When we arrived we were welcomed just like when we arrived at the first Marae. An elderly woman sang to us and then we were seated. This time we had our own Yupik speaker and singer to represent us. After the Maori lined up and we did a traditional greeting called a hongi. A hongi is pressing one's nose and forehead to another person at an encounter.
After the welcoming we had a really delicious dinner and dessert. Then we danced! We got all dolled up in our: kuspaqs, dance fans, headdresses, and the men had their drums. Three dances we performed, which we have been practicing during the summer, after school started, and a few times during the trip in New Zealand. After our dances we were presented with some Maori dances and singing also. Their voice and language was so beautiful. We also got to watch them perform the famous haka that the All Black perform at their rugby tournaments.
The men were invited to light an hãngi fire. Hãngi is their traditional way of cooking food using heated rocks buried in a pit oven. “..involves digging a pit in the ground, heating stones in the pit with a large fire, placing baskets of food on top of the stones, and covering everything with earth for several hours before uncovering (or lifting) the hāngi.” The food that was laid on top of the heated rocks were also covered with soaked sheets and then covered with earth. There was chicken and many vegetables cooking inside the hãngi, which we got to eat for dinner. The food was so delicious!
While people relaxed, drank tea, and talked few of us showed NYO activities. It was awesome and fun doing the stunts. The day ended with meeting our host families who we stayed with for two nights. During the stay with our host families we went to a Gannet Reserve.
Gannets are large white birds with yellowish heads, longs bills, and black-tipped wings. We got to the reserve by riding awesome tractors! A wagon was attached to a tractor, which is where we were seated for the ride. It was amazing! We rode a long ways up the beach and saw many high cliffs and it rained really hard for part of the trip, and people hid under the big, blue tarps that were on the trailer, it was kind of funny when the tarp would feel like it was going to blow away. Before it rained we saw big dark clouds rolling in, I have not seen rain clouds like that before but it was quite beautiful.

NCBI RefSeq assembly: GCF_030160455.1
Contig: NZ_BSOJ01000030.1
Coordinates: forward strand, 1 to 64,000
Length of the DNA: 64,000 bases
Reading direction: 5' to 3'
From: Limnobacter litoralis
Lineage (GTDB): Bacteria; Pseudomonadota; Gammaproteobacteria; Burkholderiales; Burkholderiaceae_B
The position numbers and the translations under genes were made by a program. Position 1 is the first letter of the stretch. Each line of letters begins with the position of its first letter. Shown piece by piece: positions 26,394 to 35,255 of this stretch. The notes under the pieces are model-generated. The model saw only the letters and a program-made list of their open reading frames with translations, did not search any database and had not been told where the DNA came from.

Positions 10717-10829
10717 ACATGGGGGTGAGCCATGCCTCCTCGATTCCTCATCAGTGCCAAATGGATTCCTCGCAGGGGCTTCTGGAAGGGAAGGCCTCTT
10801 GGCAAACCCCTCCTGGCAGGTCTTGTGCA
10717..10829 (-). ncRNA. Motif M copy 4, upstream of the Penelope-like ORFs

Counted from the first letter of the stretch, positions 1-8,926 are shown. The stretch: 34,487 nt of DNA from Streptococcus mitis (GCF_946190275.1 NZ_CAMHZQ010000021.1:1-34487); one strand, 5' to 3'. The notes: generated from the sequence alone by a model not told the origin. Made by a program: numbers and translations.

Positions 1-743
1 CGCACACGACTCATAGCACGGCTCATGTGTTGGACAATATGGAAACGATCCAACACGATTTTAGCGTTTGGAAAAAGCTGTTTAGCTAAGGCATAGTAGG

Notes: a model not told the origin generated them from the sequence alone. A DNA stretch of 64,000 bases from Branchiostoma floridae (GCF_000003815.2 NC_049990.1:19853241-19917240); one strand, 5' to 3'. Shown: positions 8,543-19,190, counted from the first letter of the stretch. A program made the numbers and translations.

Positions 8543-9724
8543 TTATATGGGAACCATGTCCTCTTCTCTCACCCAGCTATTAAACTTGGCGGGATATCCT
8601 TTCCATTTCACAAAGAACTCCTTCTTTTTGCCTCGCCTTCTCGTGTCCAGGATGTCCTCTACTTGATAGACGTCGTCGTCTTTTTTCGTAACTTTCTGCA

When we arrived at the trail to the Gannets the rain calmed down and then some stayed down where there was shelter but others took the journey to see the birds. It was an awesome hike. I walked up and down the hills and then up the big hill to the top where the Gannet birds hung out. When I got there it was a very great view of the ocean.
The day we were to leave Hawkes Bay it was filled with pictures being taken and many goodbyes. Everyone met up at the school inside the kid’s library. Fewnia, Logan, who is the son of the family we stayed with, and I made some nice paper airplane before departing. It was so amazing meeting everyone and experiencing all the things we did.
Our awesome buses we got around in.

Went on a tour through Hobbiton Town!
Met this sweet lady.
Ate some fired rice with two awesome humans.
Kiara and I at airport on our way to New Zealand
At the sky tower in New Zealand
We went swimming
Up in the Sky Tower.